The Great Refactor (Part 2)

3 minute read

63 Days Until I Can Walk

Another quiet day of refactoring, but I’m starting to converge on an organisation for my code that I like.

I’ve continued to break my code up into modules and have started thinking more about how I am representing information in the application. My ray caster has been broken into three structs—one for walls, one for floors, and one for ceilings. Using traits or enums (I haven’t decided yet), I should be able to implement a renderer where it is possible to swap in and out the structs that define the logic for rendering the three types of surface. Mostly this will be useful if we need to save some CPU cycles at runtime, so we might switch off floor or ceiling texturing.

I’m not entirely sure what the most “Rust” way to do this is, however. Normally I would write some sort of builder or factory, but I’m not sure if that is appropriate here.

Another dimension to the problem is that I have spent too long writing Java over the last few years, and I’m fighting my brain to stop from creating multiple abstractions and traits in the name of modularity and Object Orientation. At one point I found myself writing the following enum to keep track of what texture code is assigned to a wall/floor/ceiling tile:

enum TextureId {

The idea being that it is possible for a surface to not have a texture. But if there is a texture then I should use a numerical code to index my texture map and extract it. But as I looked at this, I felt strong YAGNI vibes and decided to simply store u8s in my tiles. If I really want to have the option of a surface being untextured, I’ll use an Optional, but I doubt I’m going to need it.

I’ve started to move my code for colouring and blending into a single sensible struct:

struct Colour {
	r: u8,
	g: u8,
	b: u8,
	a: u8,

impl Colour {
	pub fn new(r: u8, g: u8, b: u8, a: u8) -> Colour {
		Colour { r, g, b, a }

	pub fn blend(self, other: &Colour) -> Colour {
		let (r, g, b, a) = Colour::blend_colours(self.r, self.g, self.b, self.a, other.r, other.g, other.b, other.a);
		Colour { r, g, b, a }

	pub fn tuple(&self) -> (u8, u8, u8, u8) {
		(self.r, self.g, self.b, self.a)

	fn alpha_blend(c1: f64, a1: f64, c2: f64, a2: f64, ao: f64) -> f64 {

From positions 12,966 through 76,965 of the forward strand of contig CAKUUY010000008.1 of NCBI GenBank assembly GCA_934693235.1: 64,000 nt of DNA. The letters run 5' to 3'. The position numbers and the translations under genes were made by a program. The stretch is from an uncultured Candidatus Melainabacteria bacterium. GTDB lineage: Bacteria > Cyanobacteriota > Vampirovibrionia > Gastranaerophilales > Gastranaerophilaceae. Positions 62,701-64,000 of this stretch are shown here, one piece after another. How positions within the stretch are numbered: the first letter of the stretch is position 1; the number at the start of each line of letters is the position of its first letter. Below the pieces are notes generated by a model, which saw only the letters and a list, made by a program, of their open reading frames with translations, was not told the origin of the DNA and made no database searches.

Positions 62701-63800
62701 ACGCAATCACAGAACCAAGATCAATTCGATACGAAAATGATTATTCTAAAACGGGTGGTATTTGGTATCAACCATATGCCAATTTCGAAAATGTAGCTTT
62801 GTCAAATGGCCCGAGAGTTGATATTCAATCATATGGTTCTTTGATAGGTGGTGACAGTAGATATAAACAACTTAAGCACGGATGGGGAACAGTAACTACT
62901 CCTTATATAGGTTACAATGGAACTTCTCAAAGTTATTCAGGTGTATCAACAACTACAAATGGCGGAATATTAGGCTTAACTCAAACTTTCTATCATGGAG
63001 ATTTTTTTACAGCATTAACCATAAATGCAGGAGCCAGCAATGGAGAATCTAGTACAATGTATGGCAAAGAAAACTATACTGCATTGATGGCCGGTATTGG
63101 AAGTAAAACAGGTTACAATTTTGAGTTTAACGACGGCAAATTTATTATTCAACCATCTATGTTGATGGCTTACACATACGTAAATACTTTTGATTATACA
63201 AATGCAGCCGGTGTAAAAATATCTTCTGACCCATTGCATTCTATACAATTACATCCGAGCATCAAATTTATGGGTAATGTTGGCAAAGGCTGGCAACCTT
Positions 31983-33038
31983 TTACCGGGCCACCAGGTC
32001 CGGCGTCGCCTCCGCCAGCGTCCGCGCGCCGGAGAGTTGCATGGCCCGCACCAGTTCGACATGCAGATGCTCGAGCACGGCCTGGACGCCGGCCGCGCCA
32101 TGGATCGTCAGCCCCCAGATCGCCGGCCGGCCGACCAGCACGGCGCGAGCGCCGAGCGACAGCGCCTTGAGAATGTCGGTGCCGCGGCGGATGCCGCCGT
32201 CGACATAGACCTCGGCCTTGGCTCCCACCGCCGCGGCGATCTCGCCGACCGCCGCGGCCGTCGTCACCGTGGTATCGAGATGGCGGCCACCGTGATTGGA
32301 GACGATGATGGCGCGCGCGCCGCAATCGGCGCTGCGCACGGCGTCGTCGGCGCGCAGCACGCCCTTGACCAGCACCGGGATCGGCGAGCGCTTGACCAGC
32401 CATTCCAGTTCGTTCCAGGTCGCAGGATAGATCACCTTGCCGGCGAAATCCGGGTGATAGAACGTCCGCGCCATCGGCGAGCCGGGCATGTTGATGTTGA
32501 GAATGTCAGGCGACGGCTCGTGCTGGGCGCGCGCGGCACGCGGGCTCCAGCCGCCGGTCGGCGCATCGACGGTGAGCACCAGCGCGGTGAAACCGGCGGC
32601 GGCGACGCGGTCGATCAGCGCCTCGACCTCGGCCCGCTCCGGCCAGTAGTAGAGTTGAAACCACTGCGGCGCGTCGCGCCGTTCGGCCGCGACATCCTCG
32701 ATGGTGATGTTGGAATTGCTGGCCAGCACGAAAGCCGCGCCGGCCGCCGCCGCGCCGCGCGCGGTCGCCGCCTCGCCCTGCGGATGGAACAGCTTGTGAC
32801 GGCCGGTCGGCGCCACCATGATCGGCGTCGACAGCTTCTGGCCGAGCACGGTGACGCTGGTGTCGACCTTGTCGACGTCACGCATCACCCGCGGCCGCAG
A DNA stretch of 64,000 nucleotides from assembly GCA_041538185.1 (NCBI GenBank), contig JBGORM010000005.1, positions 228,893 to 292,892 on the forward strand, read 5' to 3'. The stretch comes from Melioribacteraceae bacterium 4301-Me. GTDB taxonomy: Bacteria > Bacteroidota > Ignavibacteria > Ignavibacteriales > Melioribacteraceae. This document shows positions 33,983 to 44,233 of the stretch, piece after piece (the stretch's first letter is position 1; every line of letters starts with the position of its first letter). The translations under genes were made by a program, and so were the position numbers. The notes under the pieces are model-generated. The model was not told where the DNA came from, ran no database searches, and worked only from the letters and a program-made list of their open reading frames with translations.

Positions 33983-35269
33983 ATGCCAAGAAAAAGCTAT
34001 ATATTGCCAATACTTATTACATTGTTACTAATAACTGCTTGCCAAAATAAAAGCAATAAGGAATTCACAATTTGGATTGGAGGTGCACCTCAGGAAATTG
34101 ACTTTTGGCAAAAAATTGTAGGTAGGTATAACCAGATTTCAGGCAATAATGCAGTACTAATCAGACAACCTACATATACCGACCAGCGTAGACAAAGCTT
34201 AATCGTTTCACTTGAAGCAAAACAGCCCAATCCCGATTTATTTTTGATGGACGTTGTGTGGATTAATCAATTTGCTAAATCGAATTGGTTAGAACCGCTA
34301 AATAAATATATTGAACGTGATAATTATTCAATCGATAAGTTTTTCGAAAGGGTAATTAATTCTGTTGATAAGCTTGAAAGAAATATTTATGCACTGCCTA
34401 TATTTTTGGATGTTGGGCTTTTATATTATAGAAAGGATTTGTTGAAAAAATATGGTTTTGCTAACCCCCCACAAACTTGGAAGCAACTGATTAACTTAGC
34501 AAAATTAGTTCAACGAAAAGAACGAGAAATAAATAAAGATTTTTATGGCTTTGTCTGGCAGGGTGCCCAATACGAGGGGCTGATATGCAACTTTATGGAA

(c1 * a1 + c2 * a2 * (1.0 - a1)) / ao

	fn blend_colours(r1: u8, g1: u8, b1: u8, a1: u8, r2:u8, g2:u8, b2:u8, a2:u8) -> (u8, u8, u8, u8) {
		let fa1 = a1 as f64 / 255.0;
		let fa2 = a2 as f64 / 255.0;
		let fao = Colour::alpha_blend(1.0, fa1, 1.0, fa2, 1.0);

		let r = Colour::alpha_blend(r1 as f64, fa1, r2 as f64, fa2, fao) as u8;
		let g = Colour::alpha_blend(g1 as f64, fa1, g2 as f64, fa2, fao) as u8;
		let b = Colour::alpha_blend(b1 as f64, fa1, b2 as f64, fa2, fao) as u8;
		let a = (255.0 * fao) as u8;

		(r, g, b, a)

This is still a little messier than I’d like. In particular, I want to get rid of all those floating point numbers. But this grouping makes a lot more sense than the mish-mash of functions I had before. This will also make it much easier to write colour data to the output buffer.

I have started a package for collision detection which will separate code for intersection with walls and objects from the code for the player. I can see this code undergoing a significant change, but my modifications may make it slower. Right now there is a single large function which checks for intersections with walls and objects (the latter being stubbed in, but it will happen). I could create collision objects—bounding boxes etc. and bind these to objects so that different objects can support different types of collision. But realistically, every object is going to use a bounding box in this type of engine. So I’m at risk of overcomplicating things here.

This refactor is going to take longer than expected. Partially because it is complicated and I want to take my time with it. But also because tomorrow I won’t have as much time to code as I have another hospital appointment in the afternoon.

I’ll keep posting, but my hope is that the Great Refactor will be over soon.